- Alpar B, Günay H, Geurtsen W, Leyhausen G. Cytocompatibility of periodontal dressing materials in fibroblast and primary human osteoblast-like cultures. Clin Oral Investig. 1999 Mar;3(1):41-8.
[Medline: 10522192] [doi: 10.1007/s007840050077]
- Hildebrand CN, DeRenzis FA. Effect of periodontal dressings on fibroblasts in vitro. J Periodontal Res. 1974;9(2):114-20.
[Medline: 4277458] [doi: 10.1111/j.1600-0765.1974.tb00662.x]
- Gilbert AD, Lloyd CH, Scrimgeour SN. The effect of a light-cured periodontal dressing material on HeLa cells and fibroblasts in vitro. J Periodontol. 1994 Apr;65(4):324-9.
[Medline: 8195976] [doi: 10.1902/jop.19184.108.40.2064]
- Cook JA, Mitchell JB. Viability measurements in mammalian cell systems. Anal Biochem. 1989 May 15;179(1):1-7.
[Medline: 2667390] [doi: 10.1016/0003-2697(89)90191-7]
- Geurtsen W, Spahl W, Leyhausen G. Residual monomer/additive release and variability in cytotoxicity of light-curing glass-ionomer cements and compomers. J Dent Res. 1998 Dec;77(12):2012-9.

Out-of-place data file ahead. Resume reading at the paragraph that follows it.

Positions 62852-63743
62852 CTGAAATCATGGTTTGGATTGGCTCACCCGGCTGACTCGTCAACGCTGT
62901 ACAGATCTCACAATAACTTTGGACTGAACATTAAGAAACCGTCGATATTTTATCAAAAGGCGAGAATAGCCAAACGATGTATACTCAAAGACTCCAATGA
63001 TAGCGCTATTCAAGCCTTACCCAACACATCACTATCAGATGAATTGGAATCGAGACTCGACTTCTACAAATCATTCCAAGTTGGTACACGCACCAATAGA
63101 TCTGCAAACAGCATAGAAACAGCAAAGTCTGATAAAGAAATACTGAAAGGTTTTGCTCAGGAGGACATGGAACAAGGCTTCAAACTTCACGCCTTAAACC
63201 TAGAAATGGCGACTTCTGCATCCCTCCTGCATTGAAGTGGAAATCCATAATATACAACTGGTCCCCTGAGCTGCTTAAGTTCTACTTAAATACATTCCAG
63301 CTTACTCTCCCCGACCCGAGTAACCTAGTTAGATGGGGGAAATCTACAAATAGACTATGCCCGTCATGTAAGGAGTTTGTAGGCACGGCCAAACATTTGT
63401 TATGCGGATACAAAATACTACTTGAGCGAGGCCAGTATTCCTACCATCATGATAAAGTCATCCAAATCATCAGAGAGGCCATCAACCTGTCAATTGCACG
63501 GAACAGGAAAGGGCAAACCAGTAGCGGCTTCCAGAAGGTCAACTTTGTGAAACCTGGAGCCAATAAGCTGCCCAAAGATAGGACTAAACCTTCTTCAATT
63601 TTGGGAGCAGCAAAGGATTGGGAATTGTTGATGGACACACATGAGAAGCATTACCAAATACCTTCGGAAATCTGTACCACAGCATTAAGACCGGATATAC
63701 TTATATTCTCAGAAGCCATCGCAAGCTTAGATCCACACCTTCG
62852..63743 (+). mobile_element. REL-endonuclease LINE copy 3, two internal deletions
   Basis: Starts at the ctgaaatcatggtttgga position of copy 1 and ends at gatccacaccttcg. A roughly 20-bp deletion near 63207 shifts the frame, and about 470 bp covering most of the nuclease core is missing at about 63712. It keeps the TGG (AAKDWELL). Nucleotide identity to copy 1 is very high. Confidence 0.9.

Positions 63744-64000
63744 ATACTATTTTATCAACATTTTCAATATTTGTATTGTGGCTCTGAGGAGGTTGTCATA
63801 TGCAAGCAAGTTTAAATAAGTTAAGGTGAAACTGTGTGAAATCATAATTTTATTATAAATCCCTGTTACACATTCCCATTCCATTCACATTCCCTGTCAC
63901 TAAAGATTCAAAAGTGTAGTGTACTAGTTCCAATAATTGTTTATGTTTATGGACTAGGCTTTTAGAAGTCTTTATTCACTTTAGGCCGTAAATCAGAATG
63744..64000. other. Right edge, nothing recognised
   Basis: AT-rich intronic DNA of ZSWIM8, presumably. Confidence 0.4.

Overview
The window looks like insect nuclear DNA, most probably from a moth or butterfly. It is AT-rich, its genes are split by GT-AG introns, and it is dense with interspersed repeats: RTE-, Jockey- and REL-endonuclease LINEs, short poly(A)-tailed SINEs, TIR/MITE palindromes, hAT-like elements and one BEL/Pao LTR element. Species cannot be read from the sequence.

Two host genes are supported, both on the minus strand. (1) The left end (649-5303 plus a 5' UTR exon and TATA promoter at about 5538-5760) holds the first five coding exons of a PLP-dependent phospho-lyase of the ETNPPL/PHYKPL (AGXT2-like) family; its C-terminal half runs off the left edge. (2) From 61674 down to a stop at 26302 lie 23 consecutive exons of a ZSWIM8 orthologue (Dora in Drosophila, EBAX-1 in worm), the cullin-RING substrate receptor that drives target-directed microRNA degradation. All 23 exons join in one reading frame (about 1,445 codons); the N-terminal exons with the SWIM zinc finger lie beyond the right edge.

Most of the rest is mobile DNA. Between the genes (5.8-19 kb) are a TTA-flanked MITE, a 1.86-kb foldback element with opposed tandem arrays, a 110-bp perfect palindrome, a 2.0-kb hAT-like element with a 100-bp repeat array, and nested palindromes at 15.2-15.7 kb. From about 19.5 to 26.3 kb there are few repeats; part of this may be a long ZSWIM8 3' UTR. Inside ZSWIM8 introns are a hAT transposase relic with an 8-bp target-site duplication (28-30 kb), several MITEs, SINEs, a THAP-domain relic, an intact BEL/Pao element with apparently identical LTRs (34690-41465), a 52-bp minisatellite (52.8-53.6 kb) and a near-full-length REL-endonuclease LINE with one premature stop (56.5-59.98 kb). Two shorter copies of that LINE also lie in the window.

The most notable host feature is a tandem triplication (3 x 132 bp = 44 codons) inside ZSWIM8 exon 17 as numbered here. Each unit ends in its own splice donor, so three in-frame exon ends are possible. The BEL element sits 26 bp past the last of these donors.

[Medline: 9839790] [doi: 10.1177/00220345980770121001]
- Poulsom RC. An anaphylactoid reaction to periodontal surgical dressing: report of case. J Am Dent Assoc. 1974 Oct;89(4):895-6.
[Medline: 4529314] [doi: 10.14219/jada.archive.1974.0520]
- Modena KC, Casas-Apayco LC, Atta MT, Costa CA, Hebling J, Sipert CR, Navarro MF, Santos CF. Cytotoxicity and biocompatibility of direct and indirect pulp capping materials. J Appl Oral Sci. 2009 Nov-Dec;17(6):544-54.
[Medline: 20027424] [PMC free article: 4327511] [doi: 10.1590/S1678-77572009000600002]
- Moharamzadeh K, Van Noort R, Brook IM, Scutt AM. Cytotoxicity of resin monomers on human gingival fibroblasts and HaCaT keratinocytes. Dent Mater. 2007 Jan;23(1):40-4.
[Medline: 16426672] [doi: 10.1016/j.dental.2005.11.039]
- Selimović-Dragaš M, Huseinbegović A, Kobašlija S, Hatibović-Kofman S. A comparison of the in vitro cytotoxicity of conventional and resin modified glass ionomer cements. Bosn J Basic Med Sci. 2012 Nov;12(4):273-8.
[Medline: 23198945] [PMC free article: 4362505]
- Baghani Z, Kadkhodazadeh M. Periodontal dressing: a review article. J Dent Res Dent Clin Dent Prospects. 2013 Fall;7(4):183-91.
[Medline: 24578815] [doi: 10.5681/joddd.2013.040]
To cite this article:
Kadkhodazadeh M, Baghani Z, Torshabi M, Basirat B.
In Vitro Comparison of Biological Effects of Coe-Pak and Reso-Pac Periodontal Dressings
J Oral Maxillofac Res 2017;8(1):e3
Received: 6 January 2017 | Accepted: 29 March 2017 | Published: 31 March 2017